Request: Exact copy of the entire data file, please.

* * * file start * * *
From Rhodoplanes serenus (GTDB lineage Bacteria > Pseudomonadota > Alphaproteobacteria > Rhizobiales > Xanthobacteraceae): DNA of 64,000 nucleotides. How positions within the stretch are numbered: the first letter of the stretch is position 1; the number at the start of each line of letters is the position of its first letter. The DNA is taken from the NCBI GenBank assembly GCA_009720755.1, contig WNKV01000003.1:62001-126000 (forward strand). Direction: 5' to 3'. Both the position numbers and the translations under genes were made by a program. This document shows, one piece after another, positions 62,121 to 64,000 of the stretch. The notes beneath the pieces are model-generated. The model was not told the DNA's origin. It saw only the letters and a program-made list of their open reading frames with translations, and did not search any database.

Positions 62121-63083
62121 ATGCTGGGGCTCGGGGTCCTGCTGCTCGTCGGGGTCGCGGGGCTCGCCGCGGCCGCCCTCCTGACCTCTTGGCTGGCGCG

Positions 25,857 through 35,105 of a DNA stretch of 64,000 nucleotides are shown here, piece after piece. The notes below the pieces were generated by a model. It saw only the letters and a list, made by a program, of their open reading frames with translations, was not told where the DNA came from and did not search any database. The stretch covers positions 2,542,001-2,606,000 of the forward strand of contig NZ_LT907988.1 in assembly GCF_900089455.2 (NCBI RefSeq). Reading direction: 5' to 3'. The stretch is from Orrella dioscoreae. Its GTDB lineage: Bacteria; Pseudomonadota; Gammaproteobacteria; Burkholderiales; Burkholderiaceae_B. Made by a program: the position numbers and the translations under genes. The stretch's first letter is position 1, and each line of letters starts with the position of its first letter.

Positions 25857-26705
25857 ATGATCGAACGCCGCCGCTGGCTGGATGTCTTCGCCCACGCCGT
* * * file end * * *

From Rhodoplanes serenus (GTDB lineage Bacteria > Pseudomonadota > Alphaproteobacteria > Rhizobiales > Xanthobacteraceae): DNA of 64,000 nucleotides. How positions within the stretch are numbered: the first letter of the stretch is position 1; the number at the start of each line of letters is the position of its first letter. The DNA is taken from the NCBI GenBank assembly GCA_009720755.1, contig WNKV01000003.1:62001-126000 (forward strand). Direction: 5' to 3'. Both the position numbers and the translations under genes were made by a program. This document shows, one piece after another, positions 62,121 to 64,000 of the stretch. The notes beneath the pieces are model-generated. The model was not told the DNA's origin. It saw only the letters and a program-made list of their open reading frames with translations, and did not search any database.

Positions 62121-63083
62121 ATGCTGGGGCTCGGGGTCCTGCTGCTCGTCGGGGTCGCGGGGCTCGCCGCGGCCGCCCTCCTGACCTCTTGGCTGGCGCG

Positions 25,857 through 35,105 of a DNA stretch of 64,000 nucleotides are shown here, piece after piece. The notes below the pieces were generated by a model. It saw only the letters and a list, made by a program, of their open reading frames with translations, was not told where the DNA came from and did not search any database. The stretch covers positions 2,542,001-2,606,000 of the forward strand of contig NZ_LT907988.1 in assembly GCF_900089455.2 (NCBI RefSeq). Reading direction: 5' to 3'. The stretch is from Orrella dioscoreae. Its GTDB lineage: Bacteria; Pseudomonadota; Gammaproteobacteria; Burkholderiales; Burkholderiaceae_B. Made by a program: the position numbers and the translations under genes. The stretch's first letter is position 1, and each line of letters starts with the position of its first letter.

Positions 25857-26705
25857 ATGATCGAACGCCGCCGCTGGCTGGATGTCTTCGCCCACGCCGT